“When a therapist hears that I’ve shot myself and taken 900 pills … a lot of therapists don’t want to work with someone who’s had those types of events,” Richard Cole said.

While loved ones can play an important role in someone’s recovery after a suicide attempt — experts say just talking and being available is hugely helpful — families may also be at a loss, unsure of what to say or how to behave. And many survivors describe feeling like a burden, not wanting to ask for help, creating a harmful cycle and making connections even harder to foster. Take Shih, who describes her eating issues and depression as “chronic.”

“If I ask for help once, then that just puts a long-term burden on them, too,” she said. “And I don’t think that’s fair.”

RICHARD COLE has thought about suicide every day since he was a child.

“It was such an ingrained part of my thought process,” he said. “I would wake up every single day and (think), ‘I can get up and I can brush my teeth, or I can kill myself. I can go to school today, or I can kill myself.’”

“As a 10-year-old with that kind of sadness, and desire to not be around, you’re separate from society,” Cole continued. “Even though you’re in a class with 20 other kids, you’re by yourself. The adults don’t understand you, and the kids don’t understand you.”

He knew he was different from a young age.

“I never thought about what I wanted to be when I grew up,” Cole said. “You speak to other 10-year-olds (and they say), ‘Oh, I want to be a fireman, I want to be a scientist, I want to be a policeman.’”

Cole understood their dreams — he just couldn’t see any for himself: “‘I don’t want to be anything. I’m going to be dead by the time I’m 18,’ is what I thought.’”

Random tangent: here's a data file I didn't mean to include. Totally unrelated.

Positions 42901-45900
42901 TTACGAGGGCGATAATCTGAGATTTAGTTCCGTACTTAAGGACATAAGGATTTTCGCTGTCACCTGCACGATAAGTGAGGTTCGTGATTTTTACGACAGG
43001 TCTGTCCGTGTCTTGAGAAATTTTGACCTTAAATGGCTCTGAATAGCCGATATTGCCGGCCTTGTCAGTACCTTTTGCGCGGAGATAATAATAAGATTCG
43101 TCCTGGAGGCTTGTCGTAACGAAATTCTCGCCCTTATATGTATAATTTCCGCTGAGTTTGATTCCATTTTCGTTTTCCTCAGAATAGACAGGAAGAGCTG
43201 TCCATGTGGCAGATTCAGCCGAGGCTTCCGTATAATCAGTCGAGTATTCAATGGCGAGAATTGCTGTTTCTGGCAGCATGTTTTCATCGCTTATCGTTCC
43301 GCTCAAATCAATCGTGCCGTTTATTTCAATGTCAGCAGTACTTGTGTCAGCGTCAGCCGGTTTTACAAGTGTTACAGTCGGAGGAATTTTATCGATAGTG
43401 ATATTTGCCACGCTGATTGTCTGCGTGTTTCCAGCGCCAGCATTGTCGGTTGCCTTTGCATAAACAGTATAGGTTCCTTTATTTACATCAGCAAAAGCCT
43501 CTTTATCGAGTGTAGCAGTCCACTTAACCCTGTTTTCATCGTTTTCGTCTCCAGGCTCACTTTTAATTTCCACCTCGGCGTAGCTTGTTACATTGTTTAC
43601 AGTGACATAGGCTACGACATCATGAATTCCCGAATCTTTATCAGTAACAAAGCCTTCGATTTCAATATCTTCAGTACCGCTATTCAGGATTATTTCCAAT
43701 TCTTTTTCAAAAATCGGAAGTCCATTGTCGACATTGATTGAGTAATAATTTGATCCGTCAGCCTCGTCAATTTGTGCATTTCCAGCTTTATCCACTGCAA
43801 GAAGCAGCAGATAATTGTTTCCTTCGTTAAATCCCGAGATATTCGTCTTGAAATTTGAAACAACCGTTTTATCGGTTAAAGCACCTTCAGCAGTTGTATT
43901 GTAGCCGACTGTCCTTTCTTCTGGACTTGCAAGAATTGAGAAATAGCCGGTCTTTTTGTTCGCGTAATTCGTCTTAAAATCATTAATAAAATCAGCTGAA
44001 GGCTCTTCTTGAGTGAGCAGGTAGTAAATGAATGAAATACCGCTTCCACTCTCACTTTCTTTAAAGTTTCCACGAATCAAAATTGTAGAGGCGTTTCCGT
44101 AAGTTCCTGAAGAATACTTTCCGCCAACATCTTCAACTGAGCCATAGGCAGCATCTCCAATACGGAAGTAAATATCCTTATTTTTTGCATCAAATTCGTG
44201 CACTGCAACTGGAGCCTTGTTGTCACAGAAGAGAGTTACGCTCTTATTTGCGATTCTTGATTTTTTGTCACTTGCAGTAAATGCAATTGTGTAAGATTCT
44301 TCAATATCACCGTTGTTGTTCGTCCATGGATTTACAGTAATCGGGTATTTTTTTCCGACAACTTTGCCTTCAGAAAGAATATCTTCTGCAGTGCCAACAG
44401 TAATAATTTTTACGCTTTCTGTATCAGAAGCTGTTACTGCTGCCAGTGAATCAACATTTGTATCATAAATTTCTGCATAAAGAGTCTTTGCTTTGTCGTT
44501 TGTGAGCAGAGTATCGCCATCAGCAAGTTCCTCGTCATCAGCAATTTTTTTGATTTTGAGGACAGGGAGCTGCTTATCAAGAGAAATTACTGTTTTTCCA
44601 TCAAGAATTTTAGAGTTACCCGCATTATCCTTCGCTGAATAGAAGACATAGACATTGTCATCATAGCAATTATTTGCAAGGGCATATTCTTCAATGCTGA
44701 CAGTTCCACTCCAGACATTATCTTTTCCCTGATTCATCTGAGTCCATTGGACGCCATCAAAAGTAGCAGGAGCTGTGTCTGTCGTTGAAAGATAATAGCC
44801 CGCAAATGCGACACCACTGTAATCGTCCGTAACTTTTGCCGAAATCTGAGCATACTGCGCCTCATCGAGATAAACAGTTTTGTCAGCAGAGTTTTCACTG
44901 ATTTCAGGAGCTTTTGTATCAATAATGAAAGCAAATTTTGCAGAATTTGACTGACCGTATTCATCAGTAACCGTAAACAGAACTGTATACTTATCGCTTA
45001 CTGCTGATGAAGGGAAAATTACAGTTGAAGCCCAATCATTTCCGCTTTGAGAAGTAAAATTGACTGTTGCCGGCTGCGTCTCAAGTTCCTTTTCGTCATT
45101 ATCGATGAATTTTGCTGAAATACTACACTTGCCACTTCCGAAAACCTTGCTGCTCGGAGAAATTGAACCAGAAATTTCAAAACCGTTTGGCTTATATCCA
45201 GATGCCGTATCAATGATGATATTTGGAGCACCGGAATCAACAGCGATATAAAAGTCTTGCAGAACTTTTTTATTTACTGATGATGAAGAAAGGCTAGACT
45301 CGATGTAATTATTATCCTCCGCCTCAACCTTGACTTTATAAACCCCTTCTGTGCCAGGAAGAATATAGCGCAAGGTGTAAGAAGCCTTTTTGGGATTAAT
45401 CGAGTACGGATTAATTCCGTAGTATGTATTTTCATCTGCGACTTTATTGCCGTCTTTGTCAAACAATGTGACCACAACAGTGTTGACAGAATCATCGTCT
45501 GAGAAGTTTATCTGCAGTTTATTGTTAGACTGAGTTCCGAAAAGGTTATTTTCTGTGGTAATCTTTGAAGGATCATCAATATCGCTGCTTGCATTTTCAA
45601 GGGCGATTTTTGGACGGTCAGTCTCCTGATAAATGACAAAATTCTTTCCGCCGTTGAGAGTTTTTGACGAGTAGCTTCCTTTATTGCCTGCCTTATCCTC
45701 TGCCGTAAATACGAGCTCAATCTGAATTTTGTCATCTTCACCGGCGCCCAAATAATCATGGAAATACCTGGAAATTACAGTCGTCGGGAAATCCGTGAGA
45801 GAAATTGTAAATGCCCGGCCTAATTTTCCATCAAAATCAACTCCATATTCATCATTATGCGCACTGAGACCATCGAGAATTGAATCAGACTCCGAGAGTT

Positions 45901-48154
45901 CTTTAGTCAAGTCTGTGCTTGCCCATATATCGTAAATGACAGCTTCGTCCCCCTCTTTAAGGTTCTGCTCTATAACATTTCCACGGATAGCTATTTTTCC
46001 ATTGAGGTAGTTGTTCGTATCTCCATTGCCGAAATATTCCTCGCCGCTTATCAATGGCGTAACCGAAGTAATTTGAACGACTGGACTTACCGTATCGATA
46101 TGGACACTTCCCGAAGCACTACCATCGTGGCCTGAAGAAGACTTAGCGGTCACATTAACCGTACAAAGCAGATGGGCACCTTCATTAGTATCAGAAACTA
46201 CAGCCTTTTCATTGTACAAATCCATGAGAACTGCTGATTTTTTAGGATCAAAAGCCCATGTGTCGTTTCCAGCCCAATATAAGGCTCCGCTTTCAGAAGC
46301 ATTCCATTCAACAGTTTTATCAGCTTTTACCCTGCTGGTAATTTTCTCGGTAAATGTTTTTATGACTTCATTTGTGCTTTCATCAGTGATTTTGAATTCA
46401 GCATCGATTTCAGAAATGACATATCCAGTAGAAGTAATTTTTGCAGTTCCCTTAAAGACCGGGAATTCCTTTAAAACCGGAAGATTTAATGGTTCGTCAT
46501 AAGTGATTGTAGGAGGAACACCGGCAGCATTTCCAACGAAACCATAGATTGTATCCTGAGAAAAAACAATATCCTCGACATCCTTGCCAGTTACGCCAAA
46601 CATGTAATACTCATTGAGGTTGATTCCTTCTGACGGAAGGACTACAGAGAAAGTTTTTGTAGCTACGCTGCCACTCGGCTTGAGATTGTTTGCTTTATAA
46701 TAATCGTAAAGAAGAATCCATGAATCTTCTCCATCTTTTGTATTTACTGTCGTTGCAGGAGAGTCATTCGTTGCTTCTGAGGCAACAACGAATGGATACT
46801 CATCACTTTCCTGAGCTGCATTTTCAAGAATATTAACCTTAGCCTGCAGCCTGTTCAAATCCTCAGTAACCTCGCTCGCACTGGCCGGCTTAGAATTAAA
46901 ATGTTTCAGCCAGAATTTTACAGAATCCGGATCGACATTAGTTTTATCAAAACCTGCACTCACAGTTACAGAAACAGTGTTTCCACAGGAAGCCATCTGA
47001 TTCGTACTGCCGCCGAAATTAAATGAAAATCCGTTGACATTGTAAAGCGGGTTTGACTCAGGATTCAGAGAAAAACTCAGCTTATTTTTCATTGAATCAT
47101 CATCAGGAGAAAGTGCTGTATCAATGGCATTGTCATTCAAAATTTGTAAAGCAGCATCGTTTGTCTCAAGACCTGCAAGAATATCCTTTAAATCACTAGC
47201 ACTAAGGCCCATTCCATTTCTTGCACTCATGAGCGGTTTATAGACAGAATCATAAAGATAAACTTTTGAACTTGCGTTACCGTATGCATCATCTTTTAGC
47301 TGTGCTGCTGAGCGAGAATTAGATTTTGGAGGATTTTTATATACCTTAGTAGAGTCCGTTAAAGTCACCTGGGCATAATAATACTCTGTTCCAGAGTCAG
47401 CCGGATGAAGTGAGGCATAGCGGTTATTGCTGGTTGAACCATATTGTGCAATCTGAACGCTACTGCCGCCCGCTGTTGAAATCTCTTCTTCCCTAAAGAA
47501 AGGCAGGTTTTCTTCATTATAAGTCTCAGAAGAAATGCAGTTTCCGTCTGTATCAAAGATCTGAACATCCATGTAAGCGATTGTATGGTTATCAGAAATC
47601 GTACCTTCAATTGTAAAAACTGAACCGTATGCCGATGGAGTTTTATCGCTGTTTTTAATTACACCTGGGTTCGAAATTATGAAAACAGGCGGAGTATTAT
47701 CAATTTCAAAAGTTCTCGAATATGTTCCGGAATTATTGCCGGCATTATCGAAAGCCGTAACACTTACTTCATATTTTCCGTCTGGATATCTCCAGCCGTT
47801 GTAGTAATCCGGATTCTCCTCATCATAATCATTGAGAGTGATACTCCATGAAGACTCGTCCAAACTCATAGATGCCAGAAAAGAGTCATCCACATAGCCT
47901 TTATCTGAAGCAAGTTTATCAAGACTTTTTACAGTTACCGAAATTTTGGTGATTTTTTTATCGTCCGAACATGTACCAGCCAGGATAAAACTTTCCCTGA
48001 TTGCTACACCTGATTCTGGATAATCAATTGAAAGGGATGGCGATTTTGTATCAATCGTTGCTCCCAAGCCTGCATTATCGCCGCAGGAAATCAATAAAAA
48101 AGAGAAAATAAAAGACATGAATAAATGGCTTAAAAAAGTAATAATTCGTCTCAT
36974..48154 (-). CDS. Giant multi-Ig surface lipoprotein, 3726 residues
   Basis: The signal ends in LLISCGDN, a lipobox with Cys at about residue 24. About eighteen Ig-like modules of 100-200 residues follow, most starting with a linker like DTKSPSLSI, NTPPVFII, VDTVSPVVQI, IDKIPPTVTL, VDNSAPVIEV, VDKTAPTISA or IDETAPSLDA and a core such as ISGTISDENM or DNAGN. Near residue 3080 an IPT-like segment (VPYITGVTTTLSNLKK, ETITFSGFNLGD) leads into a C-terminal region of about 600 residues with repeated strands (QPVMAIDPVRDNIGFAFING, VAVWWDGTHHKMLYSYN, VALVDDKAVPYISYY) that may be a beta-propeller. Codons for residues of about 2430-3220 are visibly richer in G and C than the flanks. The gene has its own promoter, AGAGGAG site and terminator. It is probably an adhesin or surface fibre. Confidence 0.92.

On Nov. 26, 1998, a 27-year-old Cole shot himself in the chest with a 9 mm handgun.

“I remember it was cold because I have this big, poufy down coat on that I shot myself through, and there were feathers everywhere,” he said. “I have this vision of me falling to the ground with these bloody feathers.”

Against medical odds, he survived, waking up in a hospital. (About 15 percent of people survive suicide attempts by gun, according to research.)

Cole, now 47, makes the distinction between suicidal ideation — thinking about suicide — and being suicidal, which for him means actually considering the act of ending his life. He has experienced suicidal ideation for as long as he can remember, but feeling suicidal comes and goes.  He figures it will be that way for the rest of his life.

“I don’t know that I’ll ever get rid of my suicidal ideation, but I’m not acting on it,” he said. “I’m a lot better than I used to be. No one’s ever going to be perfect.”

Cole said his family experienced “compassion fatigue” after years of hearing him talk about suicide, and helping him recover from his self-inflicted gunshot wound.

“They’ve dealt with me my whole life,” he said. “I’ve been the black sheep for 40-something years. I know that my parents love me, but there’s only so much you can do.”